Vigilantes Take on Street Crime in Sweden

Many European nations, having seemingly decided that they don’t want a new generation to continue the continent’s culture and traditions, are very open to mass migration. This is not working so well in many places like Sweden. The formerly peaceful Scandinavian country is now facing an unprecedented problem of gang violence. This has led to “no-go zones” in many of its principal cities and towns.

While gang violence continues to rise in Sweden, there are signs that people are starting to push back – at least against drug addicts and undesirables – who are occupying “no-go” zones.

Husby residents in Stockholm’s suburb have taken matters into their own hands after locals complained that law enforcement had done little to reduce the problem of migrant crimes.

Husby is located northwest of Stockholm and is considered one of the “vulnerable areas” in Sweden due to its high crime rates and high unemployment. A 2017 report claimed that there were 61 “no go areas”, 23 of which were considered “particularly vulnerable.”

Aftonbladet reported that residents in the area had complained about an increase in insecurity. They told police of months of problems caused by homeless drug addicts, who would often camp in basements and storage rooms of homes.

Anyone who lives in Los Angeles or San Francisco, for example, will be familiar with the description of some of Sweden’s problem areas.

Locals claim that syringes are littering the streets of Husby. Even the local mosque has been targeted by thieves. Women have been robbed as they visited a local store or did their laundry.

Local criminals have also reported thefts, claiming to be concerned for their families safety.

When the local mosque is robbed, you know that things are bad. You can say what you want about Muslim communities but they do a good job of discouraging this kind of thievery. Some young Swedes, tired of problems, are now… engaging in dialogues with problem people. You can read it carefully and “dialogue” is translated as “kicking them out”. The Swedes used to have a reputation for kicking people out.

Residents, mainly young people, are fighting back against the rising crime rate and have started to meet in the evenings to look for drug addicts.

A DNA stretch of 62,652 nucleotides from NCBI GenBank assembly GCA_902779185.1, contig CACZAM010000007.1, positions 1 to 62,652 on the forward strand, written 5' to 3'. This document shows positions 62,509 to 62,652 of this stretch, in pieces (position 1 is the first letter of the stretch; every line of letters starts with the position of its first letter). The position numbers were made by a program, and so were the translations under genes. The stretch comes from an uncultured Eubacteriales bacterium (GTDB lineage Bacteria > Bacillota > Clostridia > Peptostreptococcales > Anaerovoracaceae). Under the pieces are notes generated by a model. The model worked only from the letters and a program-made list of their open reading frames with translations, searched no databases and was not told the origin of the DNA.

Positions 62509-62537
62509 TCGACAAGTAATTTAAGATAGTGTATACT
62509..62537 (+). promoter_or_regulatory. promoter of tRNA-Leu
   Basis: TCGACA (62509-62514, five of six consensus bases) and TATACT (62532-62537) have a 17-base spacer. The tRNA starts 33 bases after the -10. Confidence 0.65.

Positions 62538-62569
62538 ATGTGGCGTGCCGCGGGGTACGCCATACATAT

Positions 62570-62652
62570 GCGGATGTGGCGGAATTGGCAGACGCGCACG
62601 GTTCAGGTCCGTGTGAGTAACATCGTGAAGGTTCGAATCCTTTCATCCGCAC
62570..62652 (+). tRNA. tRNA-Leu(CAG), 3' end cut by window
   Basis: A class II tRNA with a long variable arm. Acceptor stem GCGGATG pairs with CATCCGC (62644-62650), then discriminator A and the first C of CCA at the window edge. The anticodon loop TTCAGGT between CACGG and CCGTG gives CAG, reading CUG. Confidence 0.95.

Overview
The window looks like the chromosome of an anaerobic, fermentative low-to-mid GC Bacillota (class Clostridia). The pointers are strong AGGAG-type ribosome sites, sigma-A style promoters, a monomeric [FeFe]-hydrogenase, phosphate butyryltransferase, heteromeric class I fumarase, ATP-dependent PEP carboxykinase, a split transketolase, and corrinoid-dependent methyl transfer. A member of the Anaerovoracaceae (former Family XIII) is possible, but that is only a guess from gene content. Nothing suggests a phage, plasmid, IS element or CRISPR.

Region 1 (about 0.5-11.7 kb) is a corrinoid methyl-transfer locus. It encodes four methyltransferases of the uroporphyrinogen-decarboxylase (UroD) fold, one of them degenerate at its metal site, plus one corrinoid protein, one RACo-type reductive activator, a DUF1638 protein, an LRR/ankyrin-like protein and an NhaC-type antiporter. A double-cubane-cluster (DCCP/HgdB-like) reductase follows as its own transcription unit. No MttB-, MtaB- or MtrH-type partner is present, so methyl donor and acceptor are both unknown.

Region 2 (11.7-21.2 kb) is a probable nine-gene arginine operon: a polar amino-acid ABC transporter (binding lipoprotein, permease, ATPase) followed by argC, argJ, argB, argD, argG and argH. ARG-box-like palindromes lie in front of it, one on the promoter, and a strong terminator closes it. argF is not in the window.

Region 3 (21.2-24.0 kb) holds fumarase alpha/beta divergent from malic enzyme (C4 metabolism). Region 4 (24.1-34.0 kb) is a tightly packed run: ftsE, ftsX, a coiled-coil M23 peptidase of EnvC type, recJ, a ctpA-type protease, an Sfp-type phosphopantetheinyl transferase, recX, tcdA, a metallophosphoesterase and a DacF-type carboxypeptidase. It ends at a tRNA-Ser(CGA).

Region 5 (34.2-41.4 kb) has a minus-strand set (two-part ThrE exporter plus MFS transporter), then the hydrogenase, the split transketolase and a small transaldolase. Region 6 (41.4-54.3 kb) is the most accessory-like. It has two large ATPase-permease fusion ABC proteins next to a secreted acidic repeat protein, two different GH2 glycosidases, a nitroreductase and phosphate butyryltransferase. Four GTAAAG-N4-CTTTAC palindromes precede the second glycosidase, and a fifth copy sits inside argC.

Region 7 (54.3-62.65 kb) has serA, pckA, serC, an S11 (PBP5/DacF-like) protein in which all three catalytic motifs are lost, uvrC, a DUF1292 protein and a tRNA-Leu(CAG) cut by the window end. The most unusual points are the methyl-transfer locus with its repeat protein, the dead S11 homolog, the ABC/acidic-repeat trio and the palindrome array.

We have reported to the police several times, but we feel like they haven’t taken us seriously because nothing has changed. We decided to try and have a dialog with these addicts,” said one of the 18-year-old youths:

We have tried to speak to them, to try and get them to stop robbing or stealing. But they are using different drugs and substances and haven’t responded to dialogue. They were armed, and one of them even attacked us. We fought back.

Social media has since posted videos of vigilantes chasing drug addicts. Some addicts have been found badly beaten in Husby.

What’s more, it’s working.

Nevertheless, by the end of July, many addicts appeared to have left the region and there have been fewer reports of thefts or assaults for a few weeks. Two members of an NGO in the area claimed that, while they condemned violence against addicts, the violence had worked to force them to leave.

The NGO workers attributed the violence to the police’s lack of action.

One may suspect that the statement that the local NGO “…condemned the violence” was a pro forma thing, intended to check the right PC box, as they immediately go on to say, in effect, “…hey, it works, beat up a few addicts and thieves and the rest leave the area.”

Sadly, this has happened, whether in Sweden or elsewhere. As it appears, vigilante justice was effective. But these types of incidents happen when there is no civil order or civil order has collapsed. Civil order is deteriorating in these Swedish towns, much like it has in Chicago and Detroit.

Sweden has a strong outdoor tradition, but it still has strict gun laws. This means that the Swedish population does not have much or any recourse to armed forces against violent criminal gangs. Some beatings may work to discourage addicts and thieves, but Sweden faces bigger issues and it is unclear how they will be able to control things.

It’s a bad time to be living in Europe.